When we’re fighting the fight and we have our issues, we can lose sight of the humanity in each other. That’s something that I’ve always hoped to hold onto; even though we might disagree, there’s some message that you have for me and I have for you.

What does the word wisdom mean to you?

When I was younger I would think of wisdom being housed in older people who have struggled, the struggle is on their face, they learned from their experiences, that’s what wisdom kind of meant. After starting a company in my mid 30s, I remember a biblical verse that came to me when I felt that I was trying to do something that I had no idea what I was doing: “wisdom belongs to God.” For me, growing up with a Christian background, that gave me equal footing. It was like, “wow, wisdom doesn’t have to be held inside of me, it’s something that I can ask for and I can look for and gain insight from and it’s not relegated to certain people or race or gender, it’s out there. Then I have a chance at it.” As a younger person that verse resonated with me and even when I’m talking to a younger person who’s trying to find a way that’s something I always say to them because, you know, we always think that someone else knows how to do something better, or that they have the answer. I think that’s part of being a human being; we think that there’s a super human out there, someone who is smarter, brighter. But the ability to gain what they have isn’t impossible for you. There’s an equal opportunity at gaining wisdom and insight through different mechanisms, either experiences, or in conversations with people who share their experiences. It’s available, and it’s available at all ages.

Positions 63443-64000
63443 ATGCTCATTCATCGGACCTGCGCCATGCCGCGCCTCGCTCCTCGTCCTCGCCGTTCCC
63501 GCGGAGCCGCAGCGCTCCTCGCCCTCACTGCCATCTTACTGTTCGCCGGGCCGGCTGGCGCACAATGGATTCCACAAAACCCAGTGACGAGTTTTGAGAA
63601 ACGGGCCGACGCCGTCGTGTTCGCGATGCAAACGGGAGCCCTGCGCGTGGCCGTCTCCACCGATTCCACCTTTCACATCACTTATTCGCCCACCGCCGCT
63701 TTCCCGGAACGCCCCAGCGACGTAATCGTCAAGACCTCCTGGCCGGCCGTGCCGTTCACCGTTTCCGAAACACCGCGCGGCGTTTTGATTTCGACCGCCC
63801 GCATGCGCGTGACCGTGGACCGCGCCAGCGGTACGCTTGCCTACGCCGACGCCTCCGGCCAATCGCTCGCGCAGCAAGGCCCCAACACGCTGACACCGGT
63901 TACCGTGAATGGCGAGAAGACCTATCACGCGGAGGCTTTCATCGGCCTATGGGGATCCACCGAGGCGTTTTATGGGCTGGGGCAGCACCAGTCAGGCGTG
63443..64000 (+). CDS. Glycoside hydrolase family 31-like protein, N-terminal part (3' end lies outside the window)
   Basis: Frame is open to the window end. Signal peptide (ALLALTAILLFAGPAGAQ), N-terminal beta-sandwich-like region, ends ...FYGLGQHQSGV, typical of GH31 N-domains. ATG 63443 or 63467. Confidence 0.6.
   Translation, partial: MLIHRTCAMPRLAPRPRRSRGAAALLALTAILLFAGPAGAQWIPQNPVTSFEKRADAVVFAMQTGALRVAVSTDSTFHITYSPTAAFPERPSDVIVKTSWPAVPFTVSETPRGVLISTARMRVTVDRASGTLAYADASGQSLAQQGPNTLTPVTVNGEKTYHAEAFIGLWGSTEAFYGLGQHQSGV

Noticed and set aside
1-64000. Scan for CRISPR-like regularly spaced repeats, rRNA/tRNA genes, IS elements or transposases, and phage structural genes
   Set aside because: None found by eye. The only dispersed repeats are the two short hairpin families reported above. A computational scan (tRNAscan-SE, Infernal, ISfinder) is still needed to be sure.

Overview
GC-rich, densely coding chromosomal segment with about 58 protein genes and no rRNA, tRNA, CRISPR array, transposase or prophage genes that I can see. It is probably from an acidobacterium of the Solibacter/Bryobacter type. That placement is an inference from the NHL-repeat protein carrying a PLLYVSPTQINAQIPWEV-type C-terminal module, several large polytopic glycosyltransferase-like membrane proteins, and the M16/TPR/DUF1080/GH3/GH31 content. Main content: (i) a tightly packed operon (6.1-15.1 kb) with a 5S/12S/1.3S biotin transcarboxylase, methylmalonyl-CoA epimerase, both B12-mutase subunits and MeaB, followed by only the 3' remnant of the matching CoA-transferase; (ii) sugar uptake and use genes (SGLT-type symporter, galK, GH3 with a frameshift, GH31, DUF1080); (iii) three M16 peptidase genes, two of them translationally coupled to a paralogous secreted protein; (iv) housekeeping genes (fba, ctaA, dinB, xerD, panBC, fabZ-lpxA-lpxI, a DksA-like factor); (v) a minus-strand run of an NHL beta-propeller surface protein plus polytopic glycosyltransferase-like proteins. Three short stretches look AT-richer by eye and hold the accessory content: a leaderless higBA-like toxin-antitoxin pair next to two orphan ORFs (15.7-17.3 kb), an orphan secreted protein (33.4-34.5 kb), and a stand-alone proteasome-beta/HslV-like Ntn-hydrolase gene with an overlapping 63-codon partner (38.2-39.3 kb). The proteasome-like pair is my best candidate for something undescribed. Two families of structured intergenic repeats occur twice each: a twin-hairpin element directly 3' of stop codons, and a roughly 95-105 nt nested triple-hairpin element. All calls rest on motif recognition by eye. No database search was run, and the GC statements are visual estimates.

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Written by Anna Brones

July 15, 2019 at 08:01

Marianne Martin

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“Achievement is not success if it comes at the cost of goodness.”